Q.E.D.

• I'll just add that the result used here is shown in this post: math.stackexchange.com/questions/287932/… (And many other posts on this site.) This is pointed out more explicitly in Jonas Meyer's answer. Jul 16 '14 at 8:53

If $f(n)=\frac{n}{\sqrt[n]{n!}}$ and $g(n) = f(n)^n$ then

$$g(n) = \frac{n^n}{n!}$$

and taking the ratio of terms, removing the factorials and using $\frac{n+1}{n} = 1+\frac{1}{n}$,

$$\frac{g(n+1)}{g(n)} = \left(1 + \frac{1}{n}\right)^n$$

You may recognise this as having a limit of $e$. It implies

$$\lim_{n \to \infty} \frac{g(n+1)}{g(n)} \frac{1}{e} = 1$$

and so multiplying a string of these together

$$\lim_{n \to \infty} \frac{g(n)}{e^n h(n)} = 1$$

for some function $h(n)$ which grows more slowly than $e^n$ or decays more gently than $e^{-n}$, [not that it matters, but $h(n)$ is about $1/\sqrt{2 \pi n}$] so taking the $n$-th root

$$\lim_{n \to \infty} \frac{f(n)}{e} = \lim_{n \to \infty} h(n)^{1/n} = 1$$

and so $\lim_{n \to \infty} f(n) = e$.

• +1. Any fine answer should end with a statement which shows the answer to the OP question as you did it !!!. May 25 '14 at 6:49

If you take the log, it is:

$$\frac{1}{n}\sum_{k=1}^n \log\left(\frac{k}{n}\right)$$

Which is a Riemann sum for $$\int_{0}^1 \log x$$.

The indefinite integral is $$F(x)=x\log x-x$$ and $$\lim_{x\to 0} x\log x -x =0$$, and $$F(1)=-1$$.

You have to deal with the fact that this integral is an improper integral, but it "just works."

what's wrong with just logging the expression? $$\varphi (n) = \frac{n}{n!^{\frac{1}{n}}}\\ L \varphi(n) = \log \varphi(n) = \log n - \frac{\log n!}{n} = \log n -\sum_{k=1}^{n}\frac{\log k}{n} \\ \sim \log n -\frac{n \log n -n + 1 }{n} = \log n - \log n +1 + \frac{1}{n}= 1 + o(1)$$ Hence $\lim_{n \to \infty} \varphi(n) =e^1 = e$

EDIT: to make things sharper, here's the approximation using Euler-Maclaurin formula: $\sum_{k=1}^{n} \log k = \int_{1}^{n}\log x dx + O(\log n) = n \log n -n +1 +O(\log n ).$ Obviously $\lim_{n \to \infty} \frac{\log n }{n} = 0$, hence the statement above holds: $$\frac{n \log n -n -\frac{1}{2} \log n +1}{n} = \log n -1 +o(1)$$ and the result holds because $e^{o(1)} = 1$.

• thanks, I fixed the first part. I guess Euler-Maclaurin approximation should be enough to show that the remainder terms $\to 0$ and hence when exponentiated I get $e^{1+o(1)} = e^1$
– Alex
Jun 9 '14 at 18:07
• Euler-Maclaurin is more than enough. You get the necessary bounds by more elementary means already (but of course, if you have Euler-Maclaurin, why not use it?). Jun 9 '14 at 18:14
– Alex
Jun 9 '14 at 18:34

Let $[x]$ denote the largest integer not exceeding $x.$ For $n\geq 1$ we have $$\log n! =\int_1^{n+1}\log [x]\; dx<\int_1^{n+1}\log x\; dx=-n+(n+1)\log (n+1)$$ and $$\log n!=\int_1^n \log (1+[x]) \;dx\geq \int_1^n\log x \;dx=1-n+n\log n.$$ So $$1/n\leq 1+\log ( (n!^{1/n}/n)<(1+1/n)\log (n+1)-\log n=\log (1+1/n)+(1/n)\log (n+1).$$ Since $(1/n)\log (n+1)\to 0$ as $n\to \infty$ we have $$\lim_{n\to \infty}\log (n!^{1/n}/n)=-1.$$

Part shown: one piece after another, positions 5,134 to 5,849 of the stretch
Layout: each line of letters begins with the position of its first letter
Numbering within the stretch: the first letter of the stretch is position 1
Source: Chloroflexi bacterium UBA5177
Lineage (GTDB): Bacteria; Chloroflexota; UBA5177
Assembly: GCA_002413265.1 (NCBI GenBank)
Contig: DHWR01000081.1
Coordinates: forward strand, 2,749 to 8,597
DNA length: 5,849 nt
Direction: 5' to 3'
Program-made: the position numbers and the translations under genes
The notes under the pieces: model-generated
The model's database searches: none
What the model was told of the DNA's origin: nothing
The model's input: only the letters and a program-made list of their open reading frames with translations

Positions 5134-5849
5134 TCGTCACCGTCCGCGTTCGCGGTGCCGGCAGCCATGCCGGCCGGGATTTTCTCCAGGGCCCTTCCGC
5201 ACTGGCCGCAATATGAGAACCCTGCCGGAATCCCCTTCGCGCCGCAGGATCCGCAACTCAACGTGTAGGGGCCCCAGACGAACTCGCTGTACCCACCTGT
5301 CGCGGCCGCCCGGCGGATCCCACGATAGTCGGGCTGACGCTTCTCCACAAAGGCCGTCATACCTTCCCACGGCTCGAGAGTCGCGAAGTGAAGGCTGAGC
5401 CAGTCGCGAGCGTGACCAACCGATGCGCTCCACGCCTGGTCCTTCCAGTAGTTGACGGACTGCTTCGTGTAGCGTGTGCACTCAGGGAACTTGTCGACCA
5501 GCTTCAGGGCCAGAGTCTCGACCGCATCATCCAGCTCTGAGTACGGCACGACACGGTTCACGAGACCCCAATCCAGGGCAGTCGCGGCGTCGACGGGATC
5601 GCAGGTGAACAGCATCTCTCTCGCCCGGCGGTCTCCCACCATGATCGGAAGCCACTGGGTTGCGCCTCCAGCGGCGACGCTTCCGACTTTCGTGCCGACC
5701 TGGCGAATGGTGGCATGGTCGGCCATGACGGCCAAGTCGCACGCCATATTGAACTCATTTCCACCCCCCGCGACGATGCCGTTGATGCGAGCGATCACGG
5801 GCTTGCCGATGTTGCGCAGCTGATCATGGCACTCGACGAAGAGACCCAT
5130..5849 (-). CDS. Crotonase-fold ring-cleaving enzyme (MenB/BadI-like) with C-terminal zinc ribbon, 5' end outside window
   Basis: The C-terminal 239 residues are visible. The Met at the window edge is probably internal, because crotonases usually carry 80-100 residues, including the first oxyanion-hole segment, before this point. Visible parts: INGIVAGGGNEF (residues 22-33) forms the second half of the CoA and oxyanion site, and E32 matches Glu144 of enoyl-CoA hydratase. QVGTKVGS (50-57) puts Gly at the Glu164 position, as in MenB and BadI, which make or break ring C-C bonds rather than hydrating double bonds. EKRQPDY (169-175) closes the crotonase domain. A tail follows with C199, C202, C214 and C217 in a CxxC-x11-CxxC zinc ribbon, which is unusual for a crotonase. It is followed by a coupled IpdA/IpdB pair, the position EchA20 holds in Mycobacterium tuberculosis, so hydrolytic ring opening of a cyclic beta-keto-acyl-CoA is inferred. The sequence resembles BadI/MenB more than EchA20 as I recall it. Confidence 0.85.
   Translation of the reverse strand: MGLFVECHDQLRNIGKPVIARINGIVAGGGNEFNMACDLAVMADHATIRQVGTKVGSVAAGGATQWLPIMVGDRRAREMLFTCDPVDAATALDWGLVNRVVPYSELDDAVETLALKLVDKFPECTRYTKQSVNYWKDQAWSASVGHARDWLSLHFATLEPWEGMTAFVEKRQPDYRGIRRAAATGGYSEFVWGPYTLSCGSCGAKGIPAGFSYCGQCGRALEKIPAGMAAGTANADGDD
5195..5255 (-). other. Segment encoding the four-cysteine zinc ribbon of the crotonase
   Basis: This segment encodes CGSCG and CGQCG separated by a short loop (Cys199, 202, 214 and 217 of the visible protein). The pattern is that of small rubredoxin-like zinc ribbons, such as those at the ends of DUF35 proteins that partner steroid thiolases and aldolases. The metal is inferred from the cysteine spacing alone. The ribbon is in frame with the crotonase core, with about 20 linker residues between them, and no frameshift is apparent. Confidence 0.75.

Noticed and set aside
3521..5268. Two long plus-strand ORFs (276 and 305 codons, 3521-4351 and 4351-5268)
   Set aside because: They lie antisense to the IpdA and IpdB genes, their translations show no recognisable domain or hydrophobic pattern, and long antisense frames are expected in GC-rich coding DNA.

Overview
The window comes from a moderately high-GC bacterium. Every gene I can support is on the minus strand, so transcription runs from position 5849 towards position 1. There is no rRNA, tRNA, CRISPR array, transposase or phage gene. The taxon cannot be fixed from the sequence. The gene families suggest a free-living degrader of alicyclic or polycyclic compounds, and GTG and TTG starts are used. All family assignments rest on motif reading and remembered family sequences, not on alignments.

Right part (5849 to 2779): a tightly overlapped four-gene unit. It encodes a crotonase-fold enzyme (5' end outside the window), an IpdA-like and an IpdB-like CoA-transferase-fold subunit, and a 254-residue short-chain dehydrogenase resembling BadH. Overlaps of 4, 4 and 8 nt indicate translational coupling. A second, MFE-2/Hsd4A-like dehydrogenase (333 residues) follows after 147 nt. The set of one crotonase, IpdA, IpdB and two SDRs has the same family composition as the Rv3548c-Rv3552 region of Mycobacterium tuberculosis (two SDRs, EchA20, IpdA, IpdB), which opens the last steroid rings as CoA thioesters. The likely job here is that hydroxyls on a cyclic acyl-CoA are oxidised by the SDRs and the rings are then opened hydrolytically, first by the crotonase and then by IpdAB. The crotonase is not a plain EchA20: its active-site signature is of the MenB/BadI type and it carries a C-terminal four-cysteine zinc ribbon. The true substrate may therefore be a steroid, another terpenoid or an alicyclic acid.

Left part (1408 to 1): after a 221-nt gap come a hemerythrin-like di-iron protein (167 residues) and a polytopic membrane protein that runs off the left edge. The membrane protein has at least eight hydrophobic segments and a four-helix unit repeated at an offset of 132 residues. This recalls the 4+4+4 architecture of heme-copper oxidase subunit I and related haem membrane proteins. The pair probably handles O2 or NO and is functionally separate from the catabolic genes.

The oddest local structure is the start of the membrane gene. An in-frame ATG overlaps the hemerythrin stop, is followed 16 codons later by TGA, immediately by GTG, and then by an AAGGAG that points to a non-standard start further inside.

$$\lim\frac{n}{\sqrt[^n]{n!}}=\lim \sqrt[n]{\frac{n^n}{n!}}=\lim \sqrt[n]{\frac{n}{1}\frac{n}{2}\dots\frac{n}{n}}=\lim \exp\bigg({\cfrac{\ln\frac{n}{1}+\ln\frac{n}{2}+\dots+\ln\frac{n}{n}}{n}}\bigg)=$$$$=\lim \exp\bigg({\frac{1}{n}\sum_{k=1}^n\ln\frac{n}{k}}\bigg)=\exp\bigg(\lim{\frac{1}{n}\sum_{k=1}^n\ln\frac{n}{k}}\bigg)=$$$$=\exp\bigg(\int_0^1(-\ln x)dx\bigg)=\exp(1)=e \ \ \ \ \square$$

By the way, you can calculate $$\int_0^1(-\ln x)dx$$ easily by integrating by parts.

One other method is to also derive an assymptote for the factorial function on the fly. Here's a short proof. Take, $$\ln(n!)=\sum_{i=1}^{n} ln(i) \sim \int_{1}^{n}\ln(t) dt=n\ln(n)-n+1$$ Exponentiation each side, we get, $$n!\sim n^ne^{-n}e=e\left(\frac{n}{e}\right)^n \sim \left(\frac{n}{e}\right)^n$$ Substituting this in the question, we get $$\lim_{n\to\infty}\frac{n}{\sqrt[n]{n!}}=\lim_{n\to\infty}\frac{n}{\sqrt[n]{\left(\frac{n}{e}\right)^n}}=e$$

Edit, by the way you have used the Stirling's approximation, indirectly, here's the Stirling's approximation used for practical purposes; $$n!\sim\sqrt{2\pi n}\left(\frac{n}{e}\right)^n$$ In the above case, we won't need to worry about the $$\sqrt{2\pi n}$$ thing. As $$(n/e)^n$$ is the dominating factor here.

\begin{align*} \lim_{n\to +\infty}\frac{n}{\sqrt[n]{n}} &=\lim_{n\to \infty}\sqrt[n]{\frac{n^n}{n!}}\\ &=\lim_{n\to \infty}\frac{n}{n+1}\sqrt[n]{\prod_{k=1}^n(\frac{k+1}{k})^k}\\ &=\lim_{n\to \infty} \frac{n}{n+1}\lim_{n\to \infty}(\frac{n+1}{n})^n\\ &=e \end{align*} We only need to know that, if $$a_n>0$$ and $$\lim_{n\to \infty} a_n=a$$ exists, then $$\lim_{n\to \infty} \sqrt[n]{a_1a_2\cdots a_n}=\lim_{n\to \infty}a_n=a$$ In fact, for any $$\epsilon>0$$, there exists $$N$$ such that if $$n>N$$, then $$|a_n-a|<\epsilon$$(Assume that $$a>0$$). Then we can observe that

$$\sqrt[n]{a_1\cdots a_N}(a-\epsilon)^{n-N}\le \sqrt[n]{a_1a_2\cdots a_n}\le \sqrt[n]{a_1\cdots a_N}(a+\epsilon)^{n-N}$$ Let $$n\to \infty$$, we can get that $$a-\epsilon\le \lim_{n\to \infty}\sqrt[n]{a_1a_2\cdots a_n}\le a+\epsilon$$ Thus, $$\lim_{n\to \infty} \sqrt[n]{a_1a_2\cdots a_n}=a$$